OUAGADOUGOU: Burkina Faso goes to the polls on Sunday in an election dominated by jihadist violence, which has claimed the lives of more than 2,000 people this year and will prevent voting in hundreds of villages.
President Roch Kaboré is seeking a second five-year term, campaigning on achievements, including free health care for children under five, and opening some of the red dirt roads that meander through through this arid West African country.
But a wave of attacks by groups with ties to militant al-Qaeda and Islamic State groups has overshadowed everything else. Three weeks after his inauguration, the regional branch of al-Qaeda attacked a hotel and cafe in the capital, killing 32 people; an ambush against miners in the east last year killed 39 people.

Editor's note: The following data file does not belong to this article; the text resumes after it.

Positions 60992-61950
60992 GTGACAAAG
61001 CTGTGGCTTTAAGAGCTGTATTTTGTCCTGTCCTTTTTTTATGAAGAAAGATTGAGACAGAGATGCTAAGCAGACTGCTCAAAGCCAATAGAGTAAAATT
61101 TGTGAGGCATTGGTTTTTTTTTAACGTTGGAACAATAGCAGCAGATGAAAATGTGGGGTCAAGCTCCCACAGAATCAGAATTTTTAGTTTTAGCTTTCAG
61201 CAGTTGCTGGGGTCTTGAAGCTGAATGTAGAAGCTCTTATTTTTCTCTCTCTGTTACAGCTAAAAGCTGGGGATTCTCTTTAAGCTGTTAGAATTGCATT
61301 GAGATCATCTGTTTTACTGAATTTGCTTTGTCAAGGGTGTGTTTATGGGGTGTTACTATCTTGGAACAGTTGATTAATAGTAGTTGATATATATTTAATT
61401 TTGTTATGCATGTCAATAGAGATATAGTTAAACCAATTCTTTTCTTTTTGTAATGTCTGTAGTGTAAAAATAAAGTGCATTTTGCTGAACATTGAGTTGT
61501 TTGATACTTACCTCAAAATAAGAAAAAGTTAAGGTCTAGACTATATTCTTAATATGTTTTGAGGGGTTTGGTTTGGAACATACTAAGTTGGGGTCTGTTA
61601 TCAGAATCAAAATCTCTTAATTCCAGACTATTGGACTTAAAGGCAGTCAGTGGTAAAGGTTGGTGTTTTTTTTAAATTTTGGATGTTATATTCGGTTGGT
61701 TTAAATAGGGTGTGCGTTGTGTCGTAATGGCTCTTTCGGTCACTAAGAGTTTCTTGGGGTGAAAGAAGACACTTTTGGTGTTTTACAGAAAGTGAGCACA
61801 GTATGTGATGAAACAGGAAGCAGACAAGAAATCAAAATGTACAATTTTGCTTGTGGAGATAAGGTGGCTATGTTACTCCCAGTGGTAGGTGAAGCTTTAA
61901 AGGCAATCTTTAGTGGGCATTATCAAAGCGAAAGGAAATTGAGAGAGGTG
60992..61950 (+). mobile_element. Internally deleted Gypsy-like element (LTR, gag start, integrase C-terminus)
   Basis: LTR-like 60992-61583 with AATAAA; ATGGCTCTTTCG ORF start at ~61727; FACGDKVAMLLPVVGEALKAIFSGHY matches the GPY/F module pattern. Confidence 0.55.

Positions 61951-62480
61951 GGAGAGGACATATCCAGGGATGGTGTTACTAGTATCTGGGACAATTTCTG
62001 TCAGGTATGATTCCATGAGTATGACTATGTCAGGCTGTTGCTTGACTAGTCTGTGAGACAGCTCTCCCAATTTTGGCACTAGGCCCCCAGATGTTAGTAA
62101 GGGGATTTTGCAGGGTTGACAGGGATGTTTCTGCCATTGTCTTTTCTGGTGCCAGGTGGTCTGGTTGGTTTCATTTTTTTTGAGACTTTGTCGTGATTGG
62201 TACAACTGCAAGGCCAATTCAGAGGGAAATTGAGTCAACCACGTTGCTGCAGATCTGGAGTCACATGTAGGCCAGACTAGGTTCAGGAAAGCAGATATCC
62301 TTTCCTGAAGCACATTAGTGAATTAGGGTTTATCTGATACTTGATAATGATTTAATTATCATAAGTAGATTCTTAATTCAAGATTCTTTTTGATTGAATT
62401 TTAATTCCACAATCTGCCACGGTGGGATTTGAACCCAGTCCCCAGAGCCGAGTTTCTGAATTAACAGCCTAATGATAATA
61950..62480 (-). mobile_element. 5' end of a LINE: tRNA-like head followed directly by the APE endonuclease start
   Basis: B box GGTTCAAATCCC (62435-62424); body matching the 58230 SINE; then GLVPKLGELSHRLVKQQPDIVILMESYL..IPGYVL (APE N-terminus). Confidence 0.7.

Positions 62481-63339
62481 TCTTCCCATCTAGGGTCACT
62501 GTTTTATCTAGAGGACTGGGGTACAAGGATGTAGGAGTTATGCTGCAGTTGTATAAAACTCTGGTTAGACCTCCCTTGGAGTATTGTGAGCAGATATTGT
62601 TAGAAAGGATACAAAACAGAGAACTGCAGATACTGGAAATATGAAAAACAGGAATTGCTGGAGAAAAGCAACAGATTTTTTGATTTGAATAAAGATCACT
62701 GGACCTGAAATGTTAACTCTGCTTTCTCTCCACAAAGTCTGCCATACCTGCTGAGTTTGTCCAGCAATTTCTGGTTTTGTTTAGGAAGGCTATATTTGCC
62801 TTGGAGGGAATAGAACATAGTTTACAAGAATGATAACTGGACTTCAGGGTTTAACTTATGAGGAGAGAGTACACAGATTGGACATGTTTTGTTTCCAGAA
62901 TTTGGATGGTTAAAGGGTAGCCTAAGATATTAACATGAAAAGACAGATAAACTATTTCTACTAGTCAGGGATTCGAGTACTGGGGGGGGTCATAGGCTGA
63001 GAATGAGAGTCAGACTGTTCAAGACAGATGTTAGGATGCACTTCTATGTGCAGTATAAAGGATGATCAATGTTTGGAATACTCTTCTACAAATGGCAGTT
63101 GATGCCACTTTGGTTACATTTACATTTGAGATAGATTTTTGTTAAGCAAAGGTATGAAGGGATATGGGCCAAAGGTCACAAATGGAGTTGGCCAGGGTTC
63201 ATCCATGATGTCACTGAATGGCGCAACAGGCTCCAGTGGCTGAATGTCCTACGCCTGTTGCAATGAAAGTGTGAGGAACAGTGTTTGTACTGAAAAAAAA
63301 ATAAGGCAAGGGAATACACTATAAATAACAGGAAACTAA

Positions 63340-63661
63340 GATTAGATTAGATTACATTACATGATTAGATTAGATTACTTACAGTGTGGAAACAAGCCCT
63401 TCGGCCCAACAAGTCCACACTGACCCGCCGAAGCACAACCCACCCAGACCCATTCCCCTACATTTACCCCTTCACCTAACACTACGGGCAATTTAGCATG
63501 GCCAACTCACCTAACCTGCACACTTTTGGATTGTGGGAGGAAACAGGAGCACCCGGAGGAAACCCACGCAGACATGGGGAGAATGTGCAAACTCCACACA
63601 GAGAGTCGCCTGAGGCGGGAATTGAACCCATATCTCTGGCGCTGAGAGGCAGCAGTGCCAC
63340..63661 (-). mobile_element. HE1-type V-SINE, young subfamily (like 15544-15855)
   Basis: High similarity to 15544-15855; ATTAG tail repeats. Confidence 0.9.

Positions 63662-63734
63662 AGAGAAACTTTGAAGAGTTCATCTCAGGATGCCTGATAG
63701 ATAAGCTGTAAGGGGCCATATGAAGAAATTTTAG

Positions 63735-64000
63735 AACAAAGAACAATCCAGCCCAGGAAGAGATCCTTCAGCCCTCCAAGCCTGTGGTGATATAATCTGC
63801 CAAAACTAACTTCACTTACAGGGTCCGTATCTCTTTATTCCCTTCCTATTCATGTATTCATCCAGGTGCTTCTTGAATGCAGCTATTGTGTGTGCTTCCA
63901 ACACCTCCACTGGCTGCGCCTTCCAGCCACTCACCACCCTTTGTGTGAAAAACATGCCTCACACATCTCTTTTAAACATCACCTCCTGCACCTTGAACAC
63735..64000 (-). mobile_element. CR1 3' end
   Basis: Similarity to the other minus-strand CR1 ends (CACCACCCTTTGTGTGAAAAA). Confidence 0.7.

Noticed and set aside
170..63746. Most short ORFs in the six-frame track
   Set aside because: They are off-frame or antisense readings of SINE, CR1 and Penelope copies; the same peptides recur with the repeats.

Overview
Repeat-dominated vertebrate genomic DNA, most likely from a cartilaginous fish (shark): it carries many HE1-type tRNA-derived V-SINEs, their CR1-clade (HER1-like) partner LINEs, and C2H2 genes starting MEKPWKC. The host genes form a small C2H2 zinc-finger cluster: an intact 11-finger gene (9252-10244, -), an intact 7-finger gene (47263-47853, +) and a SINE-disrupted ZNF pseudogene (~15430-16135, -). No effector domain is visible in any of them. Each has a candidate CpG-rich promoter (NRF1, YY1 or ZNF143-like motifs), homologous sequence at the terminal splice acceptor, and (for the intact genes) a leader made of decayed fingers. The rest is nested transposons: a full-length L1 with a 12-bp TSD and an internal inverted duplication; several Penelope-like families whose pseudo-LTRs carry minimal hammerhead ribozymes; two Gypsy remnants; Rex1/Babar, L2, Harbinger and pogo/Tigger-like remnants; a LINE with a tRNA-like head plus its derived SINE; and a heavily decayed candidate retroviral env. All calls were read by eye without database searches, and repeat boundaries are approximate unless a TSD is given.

“I like Kaboré, but he did not manage the security situation. The north has been forgotten, there is no government authority there, ”said Tiadiane Bonkoungou, who sells blankets and curtains at a market stall in Ouagadougou.
Kaboré faces stiff opposition from former finance minister Zephirin Diabré, vice-champion in 2015, and Eddie Komboigo, who heads the party of Blaise Campaoré, the 27-year-old president who was ousted in 2014. analysts expect a close race that could go as far as a second round if no candidate wins more than 50%.
The provisional results of the first round are expected in the middle of the week.
At a press conference on Saturday, Diabré said the president was orchestrating “massive fraud” ahead of the vote, without providing any evidence.
The electoral commission said polling stations would remain closed in much of the north and east for fear of violence.
At least 400,000 people – nearly 7% of the electorate – will not be able to vote, according to official data.
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